Misun Won chose a circle for a basic unit as it is a more efficient geometric figure and lends itself to 3 dimensional forms. She has used multiple circles to develop an assortment of complex forms in silver, making a subtle and varied collection of objects based on the idea of Korean patchwork. She makes patterns from one sheet of silver using basic techniques such as saw piercing, bending and soldering, creating complex forms on their own or in combination with precious and non-precious material. She also developed some functional and symbolic containers using the “patchwork” of circles to form supporting, light-reflective and playful rhythmical structures.
Serena Park’s works are exquisite and timeless scuptural pieces. Her jewellery combines glass blowing, traditional goldsmithing, and modern jewellery making techniques. It is about a message of harmony – a harmony between the different materials of glass, gemstones and precious metal, and also how nature tunes with the human body. Furthermore, the contrasting materials of glass and metal represent the two sides of human beings – their fragility and their tenacity. All of these elements conjure up a sense of the “marvellous” and bring the “elegant refinement of the goddess” into ordinary life. Although an aesthetic of consistency runs through all of her works, each of Serena’s collections has a totally different theme from the others – making each one a truly unique experience.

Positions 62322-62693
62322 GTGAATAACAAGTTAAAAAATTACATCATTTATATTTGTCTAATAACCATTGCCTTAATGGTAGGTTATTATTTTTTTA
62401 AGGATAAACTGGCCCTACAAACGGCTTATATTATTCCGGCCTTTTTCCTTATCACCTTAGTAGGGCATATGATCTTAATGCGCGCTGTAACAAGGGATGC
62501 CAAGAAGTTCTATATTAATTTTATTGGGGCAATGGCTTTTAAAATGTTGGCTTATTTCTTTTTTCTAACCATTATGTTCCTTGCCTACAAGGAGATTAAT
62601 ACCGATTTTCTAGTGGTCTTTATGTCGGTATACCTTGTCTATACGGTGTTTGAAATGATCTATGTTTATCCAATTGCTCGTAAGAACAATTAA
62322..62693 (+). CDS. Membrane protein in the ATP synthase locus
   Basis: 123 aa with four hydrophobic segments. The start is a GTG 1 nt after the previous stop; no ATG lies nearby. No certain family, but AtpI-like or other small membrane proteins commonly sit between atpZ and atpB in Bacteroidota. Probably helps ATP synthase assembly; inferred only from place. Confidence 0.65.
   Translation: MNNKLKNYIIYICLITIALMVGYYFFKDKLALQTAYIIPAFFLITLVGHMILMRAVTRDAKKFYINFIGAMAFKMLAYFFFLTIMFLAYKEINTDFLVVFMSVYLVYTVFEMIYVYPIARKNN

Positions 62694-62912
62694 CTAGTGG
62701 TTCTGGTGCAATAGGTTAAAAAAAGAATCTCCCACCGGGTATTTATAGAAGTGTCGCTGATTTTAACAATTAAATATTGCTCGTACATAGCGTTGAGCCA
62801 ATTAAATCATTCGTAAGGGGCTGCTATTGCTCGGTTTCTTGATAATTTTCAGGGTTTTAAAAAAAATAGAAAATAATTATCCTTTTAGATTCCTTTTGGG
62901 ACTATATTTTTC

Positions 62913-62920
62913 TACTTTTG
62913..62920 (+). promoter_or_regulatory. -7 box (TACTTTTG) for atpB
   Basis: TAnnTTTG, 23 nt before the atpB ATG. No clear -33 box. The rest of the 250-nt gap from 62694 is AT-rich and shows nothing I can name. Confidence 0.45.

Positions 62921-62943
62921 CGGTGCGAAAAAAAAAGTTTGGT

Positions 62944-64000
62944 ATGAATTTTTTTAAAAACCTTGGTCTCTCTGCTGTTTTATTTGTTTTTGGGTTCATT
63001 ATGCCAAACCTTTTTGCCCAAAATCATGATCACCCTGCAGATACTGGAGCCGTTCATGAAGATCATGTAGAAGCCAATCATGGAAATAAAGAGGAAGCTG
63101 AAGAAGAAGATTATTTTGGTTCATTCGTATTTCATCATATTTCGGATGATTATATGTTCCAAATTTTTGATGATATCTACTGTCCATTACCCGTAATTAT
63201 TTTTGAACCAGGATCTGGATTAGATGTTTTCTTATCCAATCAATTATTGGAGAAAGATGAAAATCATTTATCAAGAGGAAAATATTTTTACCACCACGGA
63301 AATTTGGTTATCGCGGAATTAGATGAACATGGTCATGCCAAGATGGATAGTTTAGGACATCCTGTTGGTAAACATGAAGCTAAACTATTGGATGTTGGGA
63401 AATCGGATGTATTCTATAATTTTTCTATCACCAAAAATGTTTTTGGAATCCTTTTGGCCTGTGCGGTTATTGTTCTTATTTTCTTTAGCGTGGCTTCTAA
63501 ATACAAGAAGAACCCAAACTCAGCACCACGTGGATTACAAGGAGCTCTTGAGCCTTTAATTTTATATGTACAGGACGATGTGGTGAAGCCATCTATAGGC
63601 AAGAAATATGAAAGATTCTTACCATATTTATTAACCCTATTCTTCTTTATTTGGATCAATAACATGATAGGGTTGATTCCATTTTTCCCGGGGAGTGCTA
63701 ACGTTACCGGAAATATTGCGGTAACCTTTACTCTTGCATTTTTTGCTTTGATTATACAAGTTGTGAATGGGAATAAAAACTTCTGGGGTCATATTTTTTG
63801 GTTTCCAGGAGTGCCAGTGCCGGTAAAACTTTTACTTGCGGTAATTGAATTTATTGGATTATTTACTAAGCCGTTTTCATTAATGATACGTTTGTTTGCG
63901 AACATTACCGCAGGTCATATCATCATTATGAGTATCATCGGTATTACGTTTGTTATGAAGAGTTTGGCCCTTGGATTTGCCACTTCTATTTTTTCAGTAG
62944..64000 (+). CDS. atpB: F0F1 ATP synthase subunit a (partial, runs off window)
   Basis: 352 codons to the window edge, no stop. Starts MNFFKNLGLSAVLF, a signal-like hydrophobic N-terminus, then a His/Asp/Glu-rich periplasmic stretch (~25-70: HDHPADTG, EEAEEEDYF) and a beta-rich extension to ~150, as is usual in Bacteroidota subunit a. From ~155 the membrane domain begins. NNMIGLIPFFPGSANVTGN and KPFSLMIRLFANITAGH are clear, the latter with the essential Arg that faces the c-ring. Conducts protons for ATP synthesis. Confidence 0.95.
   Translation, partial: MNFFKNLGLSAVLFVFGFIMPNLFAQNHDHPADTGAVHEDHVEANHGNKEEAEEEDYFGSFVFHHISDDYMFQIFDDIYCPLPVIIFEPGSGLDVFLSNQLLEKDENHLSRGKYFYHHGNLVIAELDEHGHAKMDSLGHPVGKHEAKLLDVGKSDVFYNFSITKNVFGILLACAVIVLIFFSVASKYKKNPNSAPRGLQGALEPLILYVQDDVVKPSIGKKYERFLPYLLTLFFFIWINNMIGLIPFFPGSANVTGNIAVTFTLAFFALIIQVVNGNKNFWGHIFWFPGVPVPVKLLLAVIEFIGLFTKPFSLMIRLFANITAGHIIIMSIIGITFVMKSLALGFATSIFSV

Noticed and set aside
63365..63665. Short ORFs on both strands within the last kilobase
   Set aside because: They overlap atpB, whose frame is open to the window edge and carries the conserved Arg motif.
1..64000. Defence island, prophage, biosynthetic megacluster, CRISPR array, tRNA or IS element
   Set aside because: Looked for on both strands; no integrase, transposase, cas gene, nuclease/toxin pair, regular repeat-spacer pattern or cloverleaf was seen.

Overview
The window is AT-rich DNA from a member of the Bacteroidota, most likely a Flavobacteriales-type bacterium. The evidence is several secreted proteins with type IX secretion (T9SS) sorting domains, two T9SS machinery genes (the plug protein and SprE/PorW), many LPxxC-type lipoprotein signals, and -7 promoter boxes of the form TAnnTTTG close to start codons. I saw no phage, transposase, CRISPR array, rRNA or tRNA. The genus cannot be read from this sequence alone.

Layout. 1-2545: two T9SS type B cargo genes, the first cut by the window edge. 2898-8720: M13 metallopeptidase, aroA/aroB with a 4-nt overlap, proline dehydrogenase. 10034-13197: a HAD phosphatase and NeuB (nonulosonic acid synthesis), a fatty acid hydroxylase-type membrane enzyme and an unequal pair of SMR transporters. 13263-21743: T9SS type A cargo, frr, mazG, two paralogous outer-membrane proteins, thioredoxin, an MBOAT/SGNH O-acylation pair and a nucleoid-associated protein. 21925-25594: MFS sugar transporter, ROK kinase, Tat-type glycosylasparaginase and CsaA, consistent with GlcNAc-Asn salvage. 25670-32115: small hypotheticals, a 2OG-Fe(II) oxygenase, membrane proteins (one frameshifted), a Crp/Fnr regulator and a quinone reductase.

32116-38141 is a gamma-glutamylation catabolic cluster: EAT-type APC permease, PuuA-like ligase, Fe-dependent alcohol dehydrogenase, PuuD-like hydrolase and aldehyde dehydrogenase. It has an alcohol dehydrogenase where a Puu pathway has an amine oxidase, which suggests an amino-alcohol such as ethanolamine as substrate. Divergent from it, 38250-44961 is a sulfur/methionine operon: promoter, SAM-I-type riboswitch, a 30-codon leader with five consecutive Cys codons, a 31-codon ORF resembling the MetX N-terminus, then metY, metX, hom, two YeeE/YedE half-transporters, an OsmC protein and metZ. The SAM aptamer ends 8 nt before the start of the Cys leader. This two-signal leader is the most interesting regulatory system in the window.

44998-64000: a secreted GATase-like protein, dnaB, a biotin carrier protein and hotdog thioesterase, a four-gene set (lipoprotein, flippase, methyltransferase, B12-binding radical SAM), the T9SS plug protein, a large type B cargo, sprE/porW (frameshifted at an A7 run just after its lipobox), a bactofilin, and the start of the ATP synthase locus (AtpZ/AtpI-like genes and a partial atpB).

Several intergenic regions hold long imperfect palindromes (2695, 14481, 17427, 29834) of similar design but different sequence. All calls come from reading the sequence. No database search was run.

William Lee’s work is always reainsed from one piece of silver, thus “seamless”, and he has the rare gift of transposing a “soul” to the finished piece of metal.
The Beaker is an exciting sized object within his collection as normally he works on large scale form.
THis collection is also hand raised from a single sheet of silver with the hammered surface texture to bring vitality to the forms. William has added surface finishing that looks like icicles that are formed by water freezing as it droups. It conveys a benign emotion of tranquillity and peace plus a feeling of “natural” mind.